Advocates for the automobile industry say a measure advancing in the state Legislature is designed to increase protections for consumers and help defend car dealers in the event of a future complaint.

Advocates for the consumer say the measure actually creates a loophole in existing regulations that can help dealers pull one over on car buyers, during the purchase and beyond.

"We have some very strong consumer protections in the state already, and we do not want to see any weakening of those laws," Beverly Brown Ruggia, a financial justice organizer for New Jersey Citizen Action, said Tuesday during a teleconference with reporters.

Representatives from a number of safety, consumer and environmental groups voiced their concerns about the legislation, which already received approval from the Senate, that they say would allow car dealers to get away with selling dangerous, recalled used vehicles in New Jersey.

Under the legislation, sponsored by Democrats Lou Greenwald in the Assembly and James Beach in the state Senate, a car dealer would be required to provide information to a prospective purchaser about outstanding recalls.

Federal law prohibits dealers from selling new vehicles with unresolved recalls. That's not the case for used cars, however. Consumer advocates say it should be.

Opponents of the bill point out a provision in the language that protects dealers in the event of transactions that take weeks or months from start to finish. For example, a dealer presents a no-recall history in August to an interested buyer, a recall pops up in September, and the consumer officially purchases the vehicle in October, never learning of the new problem.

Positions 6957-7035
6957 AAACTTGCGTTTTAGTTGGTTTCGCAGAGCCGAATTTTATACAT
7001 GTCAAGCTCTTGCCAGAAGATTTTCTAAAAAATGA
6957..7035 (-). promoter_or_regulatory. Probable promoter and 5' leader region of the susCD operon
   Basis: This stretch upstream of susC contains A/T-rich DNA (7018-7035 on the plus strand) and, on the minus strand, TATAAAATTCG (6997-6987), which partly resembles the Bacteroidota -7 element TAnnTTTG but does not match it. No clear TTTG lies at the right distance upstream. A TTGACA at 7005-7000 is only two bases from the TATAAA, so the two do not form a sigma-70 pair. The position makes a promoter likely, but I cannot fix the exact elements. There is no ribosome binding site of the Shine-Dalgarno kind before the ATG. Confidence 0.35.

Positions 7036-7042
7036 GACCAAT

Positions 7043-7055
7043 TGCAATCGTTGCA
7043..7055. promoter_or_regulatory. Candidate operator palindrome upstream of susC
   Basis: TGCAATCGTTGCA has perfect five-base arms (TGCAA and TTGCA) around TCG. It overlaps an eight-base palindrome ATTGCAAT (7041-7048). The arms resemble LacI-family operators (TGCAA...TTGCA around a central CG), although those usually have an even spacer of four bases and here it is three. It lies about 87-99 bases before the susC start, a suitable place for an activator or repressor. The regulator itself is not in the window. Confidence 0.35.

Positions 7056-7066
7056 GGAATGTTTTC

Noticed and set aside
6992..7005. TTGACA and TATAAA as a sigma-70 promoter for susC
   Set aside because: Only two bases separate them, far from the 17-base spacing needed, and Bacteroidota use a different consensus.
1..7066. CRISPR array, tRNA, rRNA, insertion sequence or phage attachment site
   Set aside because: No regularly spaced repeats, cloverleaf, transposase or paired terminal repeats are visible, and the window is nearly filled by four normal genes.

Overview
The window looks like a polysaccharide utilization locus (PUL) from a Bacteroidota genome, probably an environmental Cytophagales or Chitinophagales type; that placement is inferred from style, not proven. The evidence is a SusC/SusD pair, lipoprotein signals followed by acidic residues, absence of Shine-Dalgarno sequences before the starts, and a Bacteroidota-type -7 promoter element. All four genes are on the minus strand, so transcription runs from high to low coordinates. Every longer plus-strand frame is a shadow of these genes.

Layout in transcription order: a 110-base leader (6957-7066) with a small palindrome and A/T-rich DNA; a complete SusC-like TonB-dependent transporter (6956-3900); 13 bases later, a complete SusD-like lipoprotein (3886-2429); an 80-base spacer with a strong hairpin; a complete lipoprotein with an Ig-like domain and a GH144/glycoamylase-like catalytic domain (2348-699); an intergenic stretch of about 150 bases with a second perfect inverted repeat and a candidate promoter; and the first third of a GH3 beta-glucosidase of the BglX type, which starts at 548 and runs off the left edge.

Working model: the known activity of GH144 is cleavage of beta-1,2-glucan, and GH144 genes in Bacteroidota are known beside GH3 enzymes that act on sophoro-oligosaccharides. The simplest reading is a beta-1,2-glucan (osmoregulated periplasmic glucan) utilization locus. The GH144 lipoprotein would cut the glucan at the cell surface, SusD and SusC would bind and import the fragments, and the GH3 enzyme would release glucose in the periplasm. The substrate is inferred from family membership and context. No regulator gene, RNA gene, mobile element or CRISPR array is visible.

On Friday, the attorney for Toms River resident Trinity Wixner filed a lawsuit against Lester Glenn Chrysler Dodge Jeep.

According to Wixner, the dealership in July 2017 offered her a copy of a Carfax report from the month of May that pulled up no unaddressed safety recalls. But, she said, Chrysler issued a recall on her vehicle in the month of June, nearly a month before the vehicle was sold to her, according to a government website. The problem involved a defective alternator that could catch fire and would be prone to stalling in traffic without warning.

John Perillo, director of sales for Lester Glenn, said Wixner's claims are not accurate and the recall had a launch date of August 24.

"We are very confident and we have proof that we did not sell this car with an open recall," Perillo said. "This proof was also given to the customer when they tried trading the car into us."

Jim Appleton, president of the New Jersey Coalition of Automotive Retailers, said most used-car sales take a matter of hours or days, so the odds of an unknown recall are slim. And, he said, responsible dealers would know to provide an updated report anyway if the car-buying process takes several weeks or months to unfold.

"Responsible auto retailers are already disclosing to customers if a vehicle is under recall at the point of sale," Appleton told New Jersey 101.5. "What this law does is clarifies and strengthens that requirement so that even the most unscrupulous of auto retailers would not be confused or think they weren't obligated to make such disclosures."

Attempts to reach the sponsors of the legislation were unsuccessful. But Appleton said if the language in the bill is causing confusion, the sponsors of the bill, and its opponents, should have a conversation.

"The Consumer Fraud Act still requires a dealer to make the disclosure at the point of sale, and a failure on the part of the dealer to disclose a material fact about the product at the point of sale is textbook consumer fraud," Appleton said. "All this bill is trying to do is spell it out in black and white."

Appleton said the proposed law would also help in a dealer's defense should a consumer claim they were never made aware of a recall.

Opponents of the measure say it does not clarify how notice of the recall must be delivered — they fear it could be hidden in a stack of documents that a buyer needs to sign.

The bill also includes language that lessens the amount of compensatory damages an individual can receive in the event of court action, and caps the amount attorneys can be awarded in these cases.

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